One tech company offered my company a grant and said that they could offer us a lot more money if we focused on coding as our primary curriculum. We considered the proposition only if it would not detract us from our main goal/mission. At the time, it would have diluted our mission, so we passed on the opportunity. Our company thrives on authenticity and legitimacy; thus, we are remaining true to our purpose and as we expand, we may consider offering some computer science to our curriculum once we master our hardcore physical science curriculum first.
Are you working on any new or exciting projects now?
Yes. Presently, we have 3 programs:
1. Science in the City — A weeklong day camp at Stanford University that teaches 50 minority 5th and 6th graders, math, chemistry, physics, and engineering;
2. TSEP Overnight Camping Conference — a weekend long camp at Camp Loma Mar (owned and operated by the YMCA of the East Bay) that teaches 120 minority high school students from all over Northern California about the engineering behind various tech companies’ products and services; and
3. Family Science Nights — Evening programs hosted by tech companies that introduce minority students and their siblings to the tech they create and their parents to supportive tools to further their children’s STEM education.
We are planning on replicating these 3 programs in Los Angeles and the Maryland/DC/Virginia areas starting next year.
What advice would you give to other CEOs or founders to help their employees to thrive?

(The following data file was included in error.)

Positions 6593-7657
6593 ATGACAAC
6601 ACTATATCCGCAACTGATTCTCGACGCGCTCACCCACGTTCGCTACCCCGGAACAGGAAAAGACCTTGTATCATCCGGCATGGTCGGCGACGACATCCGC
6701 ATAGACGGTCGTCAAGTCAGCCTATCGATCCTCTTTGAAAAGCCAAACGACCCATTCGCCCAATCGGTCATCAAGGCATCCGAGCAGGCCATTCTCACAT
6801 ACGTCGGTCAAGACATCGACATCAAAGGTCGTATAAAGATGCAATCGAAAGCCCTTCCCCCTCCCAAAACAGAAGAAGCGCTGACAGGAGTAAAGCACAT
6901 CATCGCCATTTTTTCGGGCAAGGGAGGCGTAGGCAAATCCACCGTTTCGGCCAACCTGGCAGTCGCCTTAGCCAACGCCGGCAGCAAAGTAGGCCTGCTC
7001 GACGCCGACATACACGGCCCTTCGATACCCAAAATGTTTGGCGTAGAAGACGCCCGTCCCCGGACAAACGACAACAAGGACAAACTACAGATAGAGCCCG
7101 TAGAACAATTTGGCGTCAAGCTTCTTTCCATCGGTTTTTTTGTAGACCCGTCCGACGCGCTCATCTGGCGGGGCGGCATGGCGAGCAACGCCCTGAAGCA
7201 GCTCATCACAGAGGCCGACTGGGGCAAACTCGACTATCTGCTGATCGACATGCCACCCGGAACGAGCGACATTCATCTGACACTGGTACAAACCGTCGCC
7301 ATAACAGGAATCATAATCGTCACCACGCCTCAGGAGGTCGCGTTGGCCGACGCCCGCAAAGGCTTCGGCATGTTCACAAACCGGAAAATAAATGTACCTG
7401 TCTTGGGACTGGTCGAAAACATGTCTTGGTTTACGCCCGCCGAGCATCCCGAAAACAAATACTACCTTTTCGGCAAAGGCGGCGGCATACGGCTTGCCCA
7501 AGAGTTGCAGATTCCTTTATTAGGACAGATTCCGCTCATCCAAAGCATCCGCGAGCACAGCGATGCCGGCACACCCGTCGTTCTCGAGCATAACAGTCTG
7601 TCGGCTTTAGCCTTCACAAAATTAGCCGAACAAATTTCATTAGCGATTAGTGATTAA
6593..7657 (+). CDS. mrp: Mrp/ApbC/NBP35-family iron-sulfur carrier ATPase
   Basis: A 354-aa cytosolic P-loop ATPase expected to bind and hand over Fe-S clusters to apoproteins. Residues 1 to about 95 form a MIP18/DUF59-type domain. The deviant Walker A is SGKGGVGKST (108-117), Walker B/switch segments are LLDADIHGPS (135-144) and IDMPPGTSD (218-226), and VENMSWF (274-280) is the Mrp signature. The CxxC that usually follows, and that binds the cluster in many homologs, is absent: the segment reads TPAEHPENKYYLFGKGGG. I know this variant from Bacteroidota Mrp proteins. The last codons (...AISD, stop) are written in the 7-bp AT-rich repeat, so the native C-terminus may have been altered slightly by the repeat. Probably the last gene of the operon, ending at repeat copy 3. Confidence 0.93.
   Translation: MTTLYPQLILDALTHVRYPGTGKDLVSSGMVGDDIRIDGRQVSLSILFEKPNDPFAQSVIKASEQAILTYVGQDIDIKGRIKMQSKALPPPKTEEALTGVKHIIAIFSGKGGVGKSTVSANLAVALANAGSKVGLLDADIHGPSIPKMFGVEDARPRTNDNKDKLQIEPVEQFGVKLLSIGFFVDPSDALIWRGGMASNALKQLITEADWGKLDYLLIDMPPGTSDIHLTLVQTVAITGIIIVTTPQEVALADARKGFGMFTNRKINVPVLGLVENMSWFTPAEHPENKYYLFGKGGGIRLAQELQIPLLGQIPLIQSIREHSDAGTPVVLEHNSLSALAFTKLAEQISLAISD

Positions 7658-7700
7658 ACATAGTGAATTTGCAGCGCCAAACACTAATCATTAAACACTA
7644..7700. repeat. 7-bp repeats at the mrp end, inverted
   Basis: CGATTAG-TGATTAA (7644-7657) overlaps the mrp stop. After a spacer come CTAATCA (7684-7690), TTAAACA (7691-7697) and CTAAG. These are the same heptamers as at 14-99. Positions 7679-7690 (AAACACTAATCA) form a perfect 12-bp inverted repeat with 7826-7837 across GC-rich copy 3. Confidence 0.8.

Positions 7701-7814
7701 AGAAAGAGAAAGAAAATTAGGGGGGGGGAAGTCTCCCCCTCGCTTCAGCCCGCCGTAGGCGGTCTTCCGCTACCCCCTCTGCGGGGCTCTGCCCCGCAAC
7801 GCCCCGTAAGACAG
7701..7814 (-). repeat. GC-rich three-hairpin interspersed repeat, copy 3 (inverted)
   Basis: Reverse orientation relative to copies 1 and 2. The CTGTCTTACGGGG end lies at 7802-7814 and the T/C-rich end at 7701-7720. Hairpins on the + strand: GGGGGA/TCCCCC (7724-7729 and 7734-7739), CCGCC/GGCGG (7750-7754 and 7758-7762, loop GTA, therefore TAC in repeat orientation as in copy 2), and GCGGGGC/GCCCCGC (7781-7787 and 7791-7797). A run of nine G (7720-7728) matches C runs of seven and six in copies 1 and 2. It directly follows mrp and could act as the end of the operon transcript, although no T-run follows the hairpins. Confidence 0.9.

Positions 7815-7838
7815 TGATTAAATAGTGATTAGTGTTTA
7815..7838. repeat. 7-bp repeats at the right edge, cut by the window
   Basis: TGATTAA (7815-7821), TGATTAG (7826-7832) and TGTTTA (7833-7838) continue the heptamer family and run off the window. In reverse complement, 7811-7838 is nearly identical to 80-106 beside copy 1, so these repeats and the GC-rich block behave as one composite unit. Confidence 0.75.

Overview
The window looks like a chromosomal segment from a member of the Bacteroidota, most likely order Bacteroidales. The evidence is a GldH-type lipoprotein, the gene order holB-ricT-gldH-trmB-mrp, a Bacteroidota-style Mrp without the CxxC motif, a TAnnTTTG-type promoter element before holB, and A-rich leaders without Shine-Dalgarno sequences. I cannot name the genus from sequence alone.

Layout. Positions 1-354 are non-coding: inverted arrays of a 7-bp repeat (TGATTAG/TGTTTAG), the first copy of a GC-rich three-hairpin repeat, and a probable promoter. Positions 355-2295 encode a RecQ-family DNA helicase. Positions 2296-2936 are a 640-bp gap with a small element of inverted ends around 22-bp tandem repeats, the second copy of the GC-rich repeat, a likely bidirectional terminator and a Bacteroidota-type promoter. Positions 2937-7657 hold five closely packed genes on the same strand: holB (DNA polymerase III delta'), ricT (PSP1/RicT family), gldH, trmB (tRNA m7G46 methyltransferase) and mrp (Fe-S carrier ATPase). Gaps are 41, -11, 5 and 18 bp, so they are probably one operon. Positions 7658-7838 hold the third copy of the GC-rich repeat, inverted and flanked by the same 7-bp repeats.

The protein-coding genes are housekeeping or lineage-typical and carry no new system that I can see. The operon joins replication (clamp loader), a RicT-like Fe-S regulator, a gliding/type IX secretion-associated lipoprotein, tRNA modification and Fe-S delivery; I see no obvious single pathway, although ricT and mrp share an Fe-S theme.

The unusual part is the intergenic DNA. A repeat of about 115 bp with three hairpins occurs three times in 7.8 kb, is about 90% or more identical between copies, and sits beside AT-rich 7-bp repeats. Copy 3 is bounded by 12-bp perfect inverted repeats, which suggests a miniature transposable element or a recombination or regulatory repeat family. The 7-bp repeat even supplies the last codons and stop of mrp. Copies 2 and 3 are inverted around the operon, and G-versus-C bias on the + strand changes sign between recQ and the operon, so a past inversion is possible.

Stay true to your mission and purpose. Define and embody your organization’s values and principles. Make sure that every employee understands and believes in your company and how their contributions affect its success.
None of us are able to achieve success without some help along the way. Is there a particular person who you are grateful towards who helped get you to where you are?
There are a number of people who’ve paved the way for me. Obviously, my mother (family)’s love and support, but there were two people have been instrumental in shaping me to be the man and entrepreneur that I am. My mentor and high school counselor, Maurice Harper, Jr., who paved the way for so many men in the Bay Area. Through example, he showed me what it truly means to give back to the community, to be a practicing Roman Catholic, a faithful husband, and loving father.
The other individual is my cousin, Dr. Michael A. LeNoir. From giving me my first HP200LX, my first Compaq Laptop, to letting me work in his doctor’s office through college getting his Ethnic Health America program on national syndication, to allowing me to run his nonprofit, the African American Wellness Project, Inc. while he was serving as the President of the National Medical Association, etc. The most profound thing that he taught me was, “you can’t help others if you are broke.” That was his way of encouraging me to be successful in business so that I can invest in my community.
How have you used your success to bring goodness to the world?
My company’s name, The Social Engineering Project, comes from a quote from a lawyer named Charles Hamilton Houston, who laid down the framework from the landmark Brown vs. Board of Education case, which says, “A lawyer is either a social engineer or a parasite on society.” Although we all do not have to be lawyers for this to reign true, we are either a part of the problem or a part of the solution. I like to consider myself merely a community organizer whose only goal is to make the world better than I found it. In addition to TSEP, I am the co-founder of Family Wellness Group in the Bay Area with over 2,000 members where we hike, feed and clothe the homeless, and take on various social justice causes, and I am the founder of the Bay Area Black Professionals Group on LinkedIn with over 3,500 members. Lastly, I do a lot of behind the scenes work in politics as a former delegate to the California Democratic Party, campaign manager, and fundraiser. I volunteer with the Congressional Black Caucus’s Diversity in Tech Taskforce and speak around the country regarding personal branding and networking.